On a beautiful day in November, horticulture students at John T. Williams Secondary Montessori in Charlotte installed a new ozone garden on their campus to help make ozone pollution visible. A raised bed was constructed near their carpool line. Middle school students helped fill the bed with soil mix. Then high school students added native plants to the new bed, topping it with mulch and carefully watering in everything.
This garden includes a variety of perennials that bloom at different times of the year–spring, summer and fall–for seasonal interest, and many of these plants are great for pollinators. But what makes this garden extra special are the plants that are sensitive to ground-level ozone pollution.
Plants of cutleaf coneflower are included as an ozone bioindicator to help students learn more about air quality. Air pollution affects the health of living things. In people, high amounts of ground-level ozone pollution create a sunburn inside our lungs, making it painful to breathe. In plants, ozone can cause distinctive damage on the top surface of the leaf.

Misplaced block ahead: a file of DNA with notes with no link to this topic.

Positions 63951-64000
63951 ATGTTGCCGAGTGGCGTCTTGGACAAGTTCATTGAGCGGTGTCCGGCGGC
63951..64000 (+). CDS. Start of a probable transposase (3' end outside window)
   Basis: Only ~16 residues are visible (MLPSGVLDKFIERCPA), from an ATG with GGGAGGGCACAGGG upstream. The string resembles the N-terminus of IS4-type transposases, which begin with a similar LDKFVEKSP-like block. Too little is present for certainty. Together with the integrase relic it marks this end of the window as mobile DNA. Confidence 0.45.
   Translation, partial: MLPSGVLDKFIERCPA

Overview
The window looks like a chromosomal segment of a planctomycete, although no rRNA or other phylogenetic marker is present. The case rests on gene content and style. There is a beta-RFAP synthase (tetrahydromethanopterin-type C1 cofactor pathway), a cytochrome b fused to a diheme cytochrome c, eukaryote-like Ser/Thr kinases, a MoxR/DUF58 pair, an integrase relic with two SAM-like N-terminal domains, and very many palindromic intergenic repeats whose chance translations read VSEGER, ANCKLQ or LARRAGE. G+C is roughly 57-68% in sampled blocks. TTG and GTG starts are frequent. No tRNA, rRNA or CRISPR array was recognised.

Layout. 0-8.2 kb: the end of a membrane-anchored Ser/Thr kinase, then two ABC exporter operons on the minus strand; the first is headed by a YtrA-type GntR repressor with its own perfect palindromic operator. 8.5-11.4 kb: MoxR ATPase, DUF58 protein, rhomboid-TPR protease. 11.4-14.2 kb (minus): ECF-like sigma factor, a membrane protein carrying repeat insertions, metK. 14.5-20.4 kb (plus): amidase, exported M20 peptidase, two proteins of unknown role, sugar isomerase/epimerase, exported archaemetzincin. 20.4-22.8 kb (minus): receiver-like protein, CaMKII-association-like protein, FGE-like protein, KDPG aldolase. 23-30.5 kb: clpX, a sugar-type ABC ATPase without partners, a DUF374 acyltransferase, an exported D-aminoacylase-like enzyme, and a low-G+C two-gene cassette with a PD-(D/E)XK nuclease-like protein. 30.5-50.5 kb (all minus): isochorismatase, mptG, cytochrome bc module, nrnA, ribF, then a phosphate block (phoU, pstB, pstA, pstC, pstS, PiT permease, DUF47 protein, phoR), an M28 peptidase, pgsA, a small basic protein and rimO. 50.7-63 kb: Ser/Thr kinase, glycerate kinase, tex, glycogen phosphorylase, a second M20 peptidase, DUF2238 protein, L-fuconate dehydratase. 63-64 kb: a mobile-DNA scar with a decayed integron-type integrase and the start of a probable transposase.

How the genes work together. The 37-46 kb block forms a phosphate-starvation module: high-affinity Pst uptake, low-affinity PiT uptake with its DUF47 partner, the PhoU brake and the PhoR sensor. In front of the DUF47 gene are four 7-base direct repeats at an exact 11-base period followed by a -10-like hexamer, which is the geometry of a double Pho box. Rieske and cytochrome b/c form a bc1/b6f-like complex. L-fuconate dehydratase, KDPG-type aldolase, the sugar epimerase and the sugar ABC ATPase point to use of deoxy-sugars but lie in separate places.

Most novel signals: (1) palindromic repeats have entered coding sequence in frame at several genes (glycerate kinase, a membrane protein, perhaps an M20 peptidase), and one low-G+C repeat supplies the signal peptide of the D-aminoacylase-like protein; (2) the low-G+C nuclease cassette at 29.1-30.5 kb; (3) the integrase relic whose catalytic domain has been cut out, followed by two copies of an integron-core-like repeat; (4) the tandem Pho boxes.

Some plants, like cutleaf coneflower, show damage at very low levels of ozone pollution; which are well below EPA standards. Ground-level ozone causes damage to vegetation throughout the world, including agricultural crops and native plants in natural ecosystems.
Cutleaf coneflower is an herbaceous perennial that grows to five feet or more. Its leaves have a distinctive cut-leaf shape. In fall with the first frost, it dies back to the ground, but in spring it starts growing upward again. Each May, students can setup cutleaf coneflower plants for biomonitoring. Leaves are tagged and monitored routinely through the summer. Ground-level ozone is created when sunlight mixes with emissions from automobiles and industrial factories like coal-fired power plants. In the North Carolina Piedmont, ozone season runs from March through October.
Students enjoy being outside, working on a project to beautify and increase environmental awareness at their school. They look forward to using this garden to learn more about their air quality. This project was made possible thanks to a grant from the Charlotte Rotary Club.
To learn more about ozone gardens and how to install one at your home, school or business, check out our online Ozone Garden Toolkit. To see ozone damage on a leaf check out our new short video below: